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‘The Mountaintop’ Drops the Reverence for the Reverend

Dialing up the Almighty in Memphis with Theatre Charlotte

Justin Peoples reads passionately from the Bible alone in his hotel room as Martin Luther King Jr. in 'The Mountaintop.' (Photo by Kyle J. Britt)
Justin Peoples as Martin Luther King Jr. in ‘The Mountaintop.’ (Photo by Kyle J. Britt)

A stage with a particularly authentic — or imaginative — set design is a good start for a director who wishes to immerse you in the world of a play. Yet few productions surround you with the theatre experience, making you feel outside of your own world and inside theirs.

Sleep No More was dedicated to achieving this mission with a Macbeth makeover at a spooky hotel in Manhattan’s Chelsea district, where I saw it in 2015. So was Then She Fell the following night in Brooklyn, where I was plunged into the imagination (and mental illness) of Lewis Carroll.

In Charlotte, such efforts have been comparatively infrequent, but not unknown: Chickspeare’s Fefu and Her Friends on Cullman Avenue in 2001, numerous “environmental” productions by Carolina Actor’s Studio Theatre (CAST) in their days on Clement Avenue, and Matt Cosper’s legendary Bohemian Grove of 2014 that was staged god-knows-where — you had to agree to be kidnapped in a van by The Machine at the Actor’s Theatre parking lot to attend.

They do make an impression, these hyper-immersive presentations.

Cut to the legendary Queens Road Barn for the latest Queen City experiment in environmental staging. Yes, that’s Theatre Charlotte — in Myers Park! — on the cutting edge with its new production of Katori Hall’s The Mountaintop, which runs through Feb. 25

Directed by the ageless Corlis Hayes and designed by Chris Timmons (with a nine-person “Lobby Transformation” team) this is the first fully staged drama my wife Sue and I have seen in the 501 Queens Road lobby since the spare and forlorn Waiting for GODot in 2007.

Together with invaluable help from David Gallo, set designer for the 2011 Broadway production, and props designer Brodie Jasch from Fayetteville’s Theatre Squared, Dr. Hayes and her production team aim to take us back to the Lorraine Motel in Memphis on the night of April 3, 1968. Rev. Martin Luther King Jr. returns from the Mason Temple, where he has just delivered his eerily prophetic “I’ve Been to the Mountaintop” speech.

Every detail of the last room occupied by MLK has been replicated with meticulous authenticity — night tables and their contents, lamps, the chair and its fabric next to the window, the window curtains, the bed coverings, all the way down to the upside-down zero on the door of Room 306.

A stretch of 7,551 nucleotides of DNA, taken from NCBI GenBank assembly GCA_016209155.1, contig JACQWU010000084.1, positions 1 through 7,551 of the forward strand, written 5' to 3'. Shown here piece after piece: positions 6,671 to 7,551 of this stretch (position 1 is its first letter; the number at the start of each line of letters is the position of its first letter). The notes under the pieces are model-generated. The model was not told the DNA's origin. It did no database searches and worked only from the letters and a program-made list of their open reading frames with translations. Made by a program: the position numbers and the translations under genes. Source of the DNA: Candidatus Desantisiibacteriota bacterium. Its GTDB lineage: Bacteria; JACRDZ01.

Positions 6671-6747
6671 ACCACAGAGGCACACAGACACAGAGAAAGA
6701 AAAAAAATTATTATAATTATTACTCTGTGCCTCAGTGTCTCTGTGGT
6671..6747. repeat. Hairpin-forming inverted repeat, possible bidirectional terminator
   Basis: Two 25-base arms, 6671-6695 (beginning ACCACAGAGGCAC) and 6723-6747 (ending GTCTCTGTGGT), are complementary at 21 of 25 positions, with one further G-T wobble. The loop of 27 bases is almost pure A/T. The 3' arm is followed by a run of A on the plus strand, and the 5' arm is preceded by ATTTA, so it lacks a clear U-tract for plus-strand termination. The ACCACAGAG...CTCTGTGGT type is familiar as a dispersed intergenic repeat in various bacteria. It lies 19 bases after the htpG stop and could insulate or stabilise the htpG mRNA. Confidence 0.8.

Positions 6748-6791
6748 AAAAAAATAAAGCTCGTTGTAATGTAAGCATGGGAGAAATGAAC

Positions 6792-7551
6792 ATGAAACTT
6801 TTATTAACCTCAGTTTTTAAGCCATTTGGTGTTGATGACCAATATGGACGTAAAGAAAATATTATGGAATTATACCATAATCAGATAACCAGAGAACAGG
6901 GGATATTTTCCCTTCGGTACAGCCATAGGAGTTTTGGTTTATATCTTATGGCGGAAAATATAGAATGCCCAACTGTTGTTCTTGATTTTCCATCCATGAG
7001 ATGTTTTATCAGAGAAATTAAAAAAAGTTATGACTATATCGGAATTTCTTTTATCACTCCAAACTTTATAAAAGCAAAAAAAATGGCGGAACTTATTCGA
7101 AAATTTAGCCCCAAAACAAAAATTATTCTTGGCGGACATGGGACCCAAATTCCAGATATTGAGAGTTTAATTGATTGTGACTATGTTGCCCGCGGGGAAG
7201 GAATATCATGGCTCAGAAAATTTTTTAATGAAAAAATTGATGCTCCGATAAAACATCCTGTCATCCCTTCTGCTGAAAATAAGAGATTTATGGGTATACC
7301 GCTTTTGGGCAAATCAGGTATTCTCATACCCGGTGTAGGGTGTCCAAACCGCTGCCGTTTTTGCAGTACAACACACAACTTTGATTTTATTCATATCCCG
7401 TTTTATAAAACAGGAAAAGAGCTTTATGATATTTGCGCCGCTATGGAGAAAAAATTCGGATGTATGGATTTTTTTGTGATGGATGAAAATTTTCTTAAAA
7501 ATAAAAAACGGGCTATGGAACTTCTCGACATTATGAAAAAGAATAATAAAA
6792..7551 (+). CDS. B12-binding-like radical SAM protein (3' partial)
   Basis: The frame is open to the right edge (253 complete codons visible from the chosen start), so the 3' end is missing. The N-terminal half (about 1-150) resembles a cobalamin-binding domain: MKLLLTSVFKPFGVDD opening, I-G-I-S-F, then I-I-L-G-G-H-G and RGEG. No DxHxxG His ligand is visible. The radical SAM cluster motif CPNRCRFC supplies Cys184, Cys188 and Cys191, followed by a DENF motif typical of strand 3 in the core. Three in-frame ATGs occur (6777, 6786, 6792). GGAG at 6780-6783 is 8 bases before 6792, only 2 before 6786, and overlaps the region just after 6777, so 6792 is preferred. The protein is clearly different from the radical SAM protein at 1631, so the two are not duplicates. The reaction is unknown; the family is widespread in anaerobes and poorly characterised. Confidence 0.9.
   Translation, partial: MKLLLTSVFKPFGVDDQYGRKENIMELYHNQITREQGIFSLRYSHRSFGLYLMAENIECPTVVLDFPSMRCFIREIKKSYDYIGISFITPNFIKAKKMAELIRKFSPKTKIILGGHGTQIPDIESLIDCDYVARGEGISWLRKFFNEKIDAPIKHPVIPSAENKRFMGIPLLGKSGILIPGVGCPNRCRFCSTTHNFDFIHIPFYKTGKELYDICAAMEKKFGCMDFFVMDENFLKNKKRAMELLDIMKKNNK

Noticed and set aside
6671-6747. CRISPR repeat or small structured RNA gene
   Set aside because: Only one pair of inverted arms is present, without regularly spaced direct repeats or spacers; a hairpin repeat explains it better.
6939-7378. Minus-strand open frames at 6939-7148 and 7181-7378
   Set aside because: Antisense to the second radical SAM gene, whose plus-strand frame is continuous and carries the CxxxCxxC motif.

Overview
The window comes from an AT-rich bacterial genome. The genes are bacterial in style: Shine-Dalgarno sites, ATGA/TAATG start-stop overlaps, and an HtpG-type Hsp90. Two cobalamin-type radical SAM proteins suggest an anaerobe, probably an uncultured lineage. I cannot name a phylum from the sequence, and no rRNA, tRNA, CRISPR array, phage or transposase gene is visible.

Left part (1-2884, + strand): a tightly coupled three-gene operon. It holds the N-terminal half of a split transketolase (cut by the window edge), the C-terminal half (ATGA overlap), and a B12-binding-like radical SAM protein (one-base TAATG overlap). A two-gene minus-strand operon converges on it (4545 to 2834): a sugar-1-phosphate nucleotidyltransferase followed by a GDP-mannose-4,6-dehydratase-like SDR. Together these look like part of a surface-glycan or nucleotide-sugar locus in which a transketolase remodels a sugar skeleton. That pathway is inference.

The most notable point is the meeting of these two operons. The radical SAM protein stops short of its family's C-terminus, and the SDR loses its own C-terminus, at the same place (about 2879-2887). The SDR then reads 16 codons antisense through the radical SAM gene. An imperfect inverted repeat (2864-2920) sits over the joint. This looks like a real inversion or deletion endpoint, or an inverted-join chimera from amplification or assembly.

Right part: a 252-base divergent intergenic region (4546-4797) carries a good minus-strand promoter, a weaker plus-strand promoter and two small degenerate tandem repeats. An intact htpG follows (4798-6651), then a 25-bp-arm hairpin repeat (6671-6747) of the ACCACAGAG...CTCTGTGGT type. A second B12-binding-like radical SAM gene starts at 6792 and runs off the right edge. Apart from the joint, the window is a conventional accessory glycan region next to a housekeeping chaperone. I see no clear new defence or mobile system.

The set of ‘The Mountain Top’ in the Quens Road barn’s lobby. (Photo by Kyle J. Britt)

With walls within walls, you must enter through this door to get your first view of the new theatre space in the lobby created for this production. Only the ceiling remains unaltered, with its fans and extinguished holiday lights. Explanations are appended in the digital program for those details that couldn’t be ascertained and those that would have conflicted with Hall’s script.

Since there is no intermission and all the usual concession outposts have been whisked away, they have thoughtfully made “room service” available to ticket holders via a QR code. In more ways than one, we are treated like kings at The Lorraine. Fun fact: The fateful motel was actually named after the hit 1928 song “Sweet Lorraine,” popularized by jazz artists Teddy Wilson and Nat “King” Cole.

For all of Dr. Hayes’s reverent devotion to getting the look and feel of The Lorraine recreated as faithfully as she can, we soon see that it isn’t a shrine. Hayes is equally bent on getting to the heart of Hall’s pointedly irreverent drama. Hall provides ample time for solemnity and anguish at the end, but until then, she wants us to see the soon-to-be-martyred icon as a man, not a god, and not even as a holy man. The real Martin — or as God likes to call him, Michael — had his foibles, vices, and infidelities.

Justin Peoples as Martin Luther King Jr. (left) and LeShea Stukes as Camae in ‘The Mountaintop.’ (Photo by Kyle J. Britt)

And notwithstanding the resounding valedictory declarations of the Memphis speech we’ve heard over and over — “So I’m happy, tonight. I’m not worried about anything. I’m not fearing any man” — Hall insists on reminding us that King did have worries and fears.